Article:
It seems like we learn about a new data breach almost every day. And unfortunately for the pharmaceutical industry, it is an attractive target for fraudulent behavior.
As a professional in the pharmaceutical industry, you likely know that the typical drug costs more than $2.5 billion to develop and takes 10-15 years to bring to market. There is a particular need for pharmaceutical companies to protect drug recipes and research given the richness of their intellectual property (IP). As these organizations rely more and more on technology to conduct business, the industry has become particularly vulnerable to cybercrime.
Adding to that, there are key challenges in the pharmaceutical industry. IP and regulated data come in specialized forms. Mobile and portable devices increase the risk of casual data loss. The process of taking therapies and medicines from research through regulatory approval requires years of sharing sensitive data with physicians, clinics, regulators and partners. Drug trials gather large amounts of patient data that must be treated with great care to comply with HIPAA and other privacy regulations. Given all of these factors, data security is of the upmost importance.
From insider negligence (the leading cause of data breaches), to the absence of BYOD policies or BYOD policy implementation, to unencrypted medical devices, to inadequate security defenses, the risks are high, and the implications of cybercrime within the pharmaceutical industry go well beyond the obvious financial damage. It can also impact consumer trust in the business and the company’s reputation and overall stability.
As a pharmaceutical executive, what can you do to mitigate these risks, comply with security-related regulations and safeguard your organization’s sensitive data? Following are three best practices to consider:
1. People – Verify, verify, verify. In a pharmaceutical company, there are many people involved in the development and launch of a drug. From the employees working on each phase to the patients participating in drug trials, the amount of confidential information is massive. Adding to that complexity, employees likely use a myriad of endpoint devices in their work, including desktops, laptops, tablets and removable media. Given all of this, the need for setting who has access to what kinds of information and being able to track how and where that information is being used and shared is critical. Implementing authentication – across users, devices and the network – can help support this and bolster efforts to ensure that sensitive information does not end up in the wrong hands.
In addition, with regards to people, it’s essential that any security measures introduced take into consideration a “frictionless” user experience. If something is too hard to follow, appears cumbersome or disrupts a user’s typical workflow, it is less likely to be adopted.
2. Policy – It’s Not Set and Forget. Having the proper security policy in place with clearly outlined processes – and ensuring the policy and processes are followed – is paramount. It should take into account best practices on adoption capabilities (easy to interpret, implement and adhere to), employee education and training procedures (not just during new employee orientation but on a regular basis), and accountability measures. A good rule of thumb is to update and continually reinforce the employee code of conduct.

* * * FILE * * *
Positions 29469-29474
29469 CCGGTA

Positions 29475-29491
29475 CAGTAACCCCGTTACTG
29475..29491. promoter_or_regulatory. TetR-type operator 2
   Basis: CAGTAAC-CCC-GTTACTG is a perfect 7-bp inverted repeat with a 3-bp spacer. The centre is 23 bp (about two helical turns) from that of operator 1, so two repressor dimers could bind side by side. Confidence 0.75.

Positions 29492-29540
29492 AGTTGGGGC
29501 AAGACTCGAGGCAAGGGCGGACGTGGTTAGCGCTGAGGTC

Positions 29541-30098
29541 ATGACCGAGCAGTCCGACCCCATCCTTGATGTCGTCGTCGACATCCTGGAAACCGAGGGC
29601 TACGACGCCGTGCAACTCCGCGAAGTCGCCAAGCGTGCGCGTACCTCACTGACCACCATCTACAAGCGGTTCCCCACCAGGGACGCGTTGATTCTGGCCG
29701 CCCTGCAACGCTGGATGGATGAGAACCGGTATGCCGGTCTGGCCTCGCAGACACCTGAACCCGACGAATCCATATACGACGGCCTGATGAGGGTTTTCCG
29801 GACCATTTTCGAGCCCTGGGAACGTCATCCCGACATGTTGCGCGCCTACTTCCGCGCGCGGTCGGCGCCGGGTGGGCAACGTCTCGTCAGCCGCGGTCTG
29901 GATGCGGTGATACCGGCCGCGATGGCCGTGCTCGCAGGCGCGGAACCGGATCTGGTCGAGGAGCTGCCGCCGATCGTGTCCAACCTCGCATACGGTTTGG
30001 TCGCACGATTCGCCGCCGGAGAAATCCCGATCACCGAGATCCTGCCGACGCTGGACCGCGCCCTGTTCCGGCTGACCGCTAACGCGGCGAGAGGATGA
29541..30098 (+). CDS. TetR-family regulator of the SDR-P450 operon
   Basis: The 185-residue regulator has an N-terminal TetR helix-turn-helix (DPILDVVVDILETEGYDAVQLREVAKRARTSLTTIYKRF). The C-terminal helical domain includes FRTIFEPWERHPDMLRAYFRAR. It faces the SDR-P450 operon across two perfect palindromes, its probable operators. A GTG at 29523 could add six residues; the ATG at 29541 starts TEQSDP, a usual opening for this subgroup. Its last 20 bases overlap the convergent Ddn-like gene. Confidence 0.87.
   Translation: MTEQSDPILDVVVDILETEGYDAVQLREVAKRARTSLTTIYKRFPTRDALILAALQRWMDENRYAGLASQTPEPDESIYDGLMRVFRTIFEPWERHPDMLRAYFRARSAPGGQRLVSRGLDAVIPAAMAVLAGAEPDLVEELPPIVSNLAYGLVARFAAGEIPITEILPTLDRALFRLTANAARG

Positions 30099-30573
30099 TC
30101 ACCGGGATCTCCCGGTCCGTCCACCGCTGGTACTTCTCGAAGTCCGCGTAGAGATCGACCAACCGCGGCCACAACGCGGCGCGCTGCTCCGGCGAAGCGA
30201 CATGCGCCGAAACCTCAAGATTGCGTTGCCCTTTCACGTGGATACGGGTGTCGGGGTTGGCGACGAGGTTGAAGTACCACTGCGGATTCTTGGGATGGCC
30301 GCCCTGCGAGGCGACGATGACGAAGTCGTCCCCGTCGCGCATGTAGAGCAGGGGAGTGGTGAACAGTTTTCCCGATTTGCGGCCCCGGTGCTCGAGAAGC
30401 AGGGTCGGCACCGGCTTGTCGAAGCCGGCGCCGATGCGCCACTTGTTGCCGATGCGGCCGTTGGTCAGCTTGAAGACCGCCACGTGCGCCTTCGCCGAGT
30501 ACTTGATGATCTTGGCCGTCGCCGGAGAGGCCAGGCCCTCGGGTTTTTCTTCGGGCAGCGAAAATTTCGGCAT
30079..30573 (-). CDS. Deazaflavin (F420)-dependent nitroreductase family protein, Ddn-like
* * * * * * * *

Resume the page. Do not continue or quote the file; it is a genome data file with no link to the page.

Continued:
3. Protection – Encryption is the Foundation. There are many different ways of protecting sensitive data, but the basis of any security and data leakage protection initiative should be encryption. Pharmaceutical organizations should encrypt everything sensitive and confidential, including IP regarding what’s in a drug, drug trial information, patient details, etc.
HIPAA requires that covered entities determine if encryption is a “reasonable and appropriate” security measure to implement in their environment. If the Office for Civil Rights has a different interpretation of “reasonable and appropriate” however, serious fines could follow. Best practice is to implement encryption to significantly reduce the risk of non-compliance. Although the Security Rule provides flexibility with implementing technical safeguards, there is no flexibility when it comes to the Breach Notification Rule. If lost or stolen data is not encrypted, covered entities must notify the Department of Health and Human Services, all affected individuals and even the state and local media in some cases. However, if lost or stolen data is encrypted and the covered entity has proof (audit logs) breach notification is not necessary.
The risk of liability from a data breach is enormous, and the associated fines are becoming more and more painful. Being compliant, while clearly important, is unfortunately not enough to ensure your data is safeguarded. It takes establishing, implementing and following the right processes around people, policy AND protection to support an effective security strategy. Hackers are getting smarter every day, and the most hacked organizations are in healthcare. Don’t let your company be one of the statistics.